Several Texas cities and towns have made it illegal to discriminate in employment (hiring, firing, pay, promotions, etc.) on the basis of an employee or applicant’s sexual orientation.
For example, the following jurisdictions outlaw discrimination based on sexual orientation:
Austin: Several city ordinances make it illegal to deny access to public accommodations or discriminate in employment based on gender identity or sexual orientation. It’s also illegal to discriminate against people with AIDS, those who are HIV-infected or anyone associated with people who are infected. You can read the ordinances at www.amlegal.com/library/tx (click on Austin, code).
Dallas: The city prohibits employment discrimination based on sexual orientation by employers that have 15 or more employees. The city defines sexual orientation as “an individual’s real or perceived orientation as heterosexual, homosexual, or bisexual, or an individual’s real or perceived gender identity.”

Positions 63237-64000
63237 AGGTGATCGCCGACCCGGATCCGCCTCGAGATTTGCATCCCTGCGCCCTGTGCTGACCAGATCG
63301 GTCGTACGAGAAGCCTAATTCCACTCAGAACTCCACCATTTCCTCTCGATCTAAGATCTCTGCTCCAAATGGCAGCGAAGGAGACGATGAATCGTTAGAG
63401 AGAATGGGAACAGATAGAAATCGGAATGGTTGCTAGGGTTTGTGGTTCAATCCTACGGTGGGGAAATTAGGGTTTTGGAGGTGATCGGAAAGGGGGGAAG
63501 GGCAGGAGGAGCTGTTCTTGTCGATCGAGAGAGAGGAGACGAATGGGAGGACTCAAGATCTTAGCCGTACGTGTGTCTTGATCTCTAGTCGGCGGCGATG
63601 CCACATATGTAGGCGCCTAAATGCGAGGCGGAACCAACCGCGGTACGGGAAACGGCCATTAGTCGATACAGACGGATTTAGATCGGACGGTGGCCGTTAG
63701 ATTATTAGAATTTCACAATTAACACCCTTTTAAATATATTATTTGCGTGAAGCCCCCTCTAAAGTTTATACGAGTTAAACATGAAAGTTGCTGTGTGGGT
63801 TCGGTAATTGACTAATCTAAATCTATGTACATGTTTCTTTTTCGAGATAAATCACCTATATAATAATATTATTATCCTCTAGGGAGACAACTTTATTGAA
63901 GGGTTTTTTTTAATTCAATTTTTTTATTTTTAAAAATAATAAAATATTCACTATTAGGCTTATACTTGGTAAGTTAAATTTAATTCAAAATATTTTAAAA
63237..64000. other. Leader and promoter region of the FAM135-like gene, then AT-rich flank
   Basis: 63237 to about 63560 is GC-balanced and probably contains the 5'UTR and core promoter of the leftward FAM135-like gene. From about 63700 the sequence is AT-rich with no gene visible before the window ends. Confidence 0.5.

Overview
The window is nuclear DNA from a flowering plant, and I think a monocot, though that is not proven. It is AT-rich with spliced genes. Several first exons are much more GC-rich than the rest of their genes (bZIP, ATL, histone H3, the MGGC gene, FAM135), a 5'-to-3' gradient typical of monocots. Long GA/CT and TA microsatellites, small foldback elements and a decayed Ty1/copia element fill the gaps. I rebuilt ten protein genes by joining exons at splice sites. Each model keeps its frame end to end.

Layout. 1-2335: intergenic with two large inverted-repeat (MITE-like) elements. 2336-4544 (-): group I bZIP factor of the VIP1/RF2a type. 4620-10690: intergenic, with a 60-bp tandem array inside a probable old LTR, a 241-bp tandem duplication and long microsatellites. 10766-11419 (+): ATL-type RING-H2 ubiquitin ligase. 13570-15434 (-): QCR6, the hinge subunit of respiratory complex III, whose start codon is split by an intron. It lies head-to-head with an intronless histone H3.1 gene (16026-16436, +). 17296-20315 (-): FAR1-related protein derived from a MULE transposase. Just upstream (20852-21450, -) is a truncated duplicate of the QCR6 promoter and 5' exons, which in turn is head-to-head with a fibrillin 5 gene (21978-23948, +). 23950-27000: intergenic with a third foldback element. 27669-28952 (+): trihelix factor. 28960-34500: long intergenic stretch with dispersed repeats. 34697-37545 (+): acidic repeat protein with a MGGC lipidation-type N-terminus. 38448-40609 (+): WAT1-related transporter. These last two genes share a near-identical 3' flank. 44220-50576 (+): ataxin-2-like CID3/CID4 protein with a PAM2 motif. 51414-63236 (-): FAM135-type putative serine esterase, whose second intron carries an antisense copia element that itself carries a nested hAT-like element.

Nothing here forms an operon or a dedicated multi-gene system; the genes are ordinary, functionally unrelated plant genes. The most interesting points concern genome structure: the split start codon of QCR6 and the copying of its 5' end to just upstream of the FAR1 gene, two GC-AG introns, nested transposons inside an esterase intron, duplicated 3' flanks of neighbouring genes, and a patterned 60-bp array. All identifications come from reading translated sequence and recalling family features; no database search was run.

Other Texas cities that prohibit discrimination based on sexual orientation: El Paso, Fort Worth and Houston.
Bottom line: Check with your local governments to become aware of any key employment-related discrimination laws in your area.
Excerpted from Texas' 10 Most Critical Employment Laws, a special bonus report available to subscribers of HR Specialist: Texas Employment Law.
- Fragile economy causes lowest business start-up rate ever
- 5 U.S. industries that are shedding employees fast
- Firing for 'dishonesty'? Offer specifics about what happened
- Attitude, absence & foul language: 3 scripts for those conversations you'd rather not have
- If employee loses workers' comp appeal, don't be shy about asking him to pay legal fees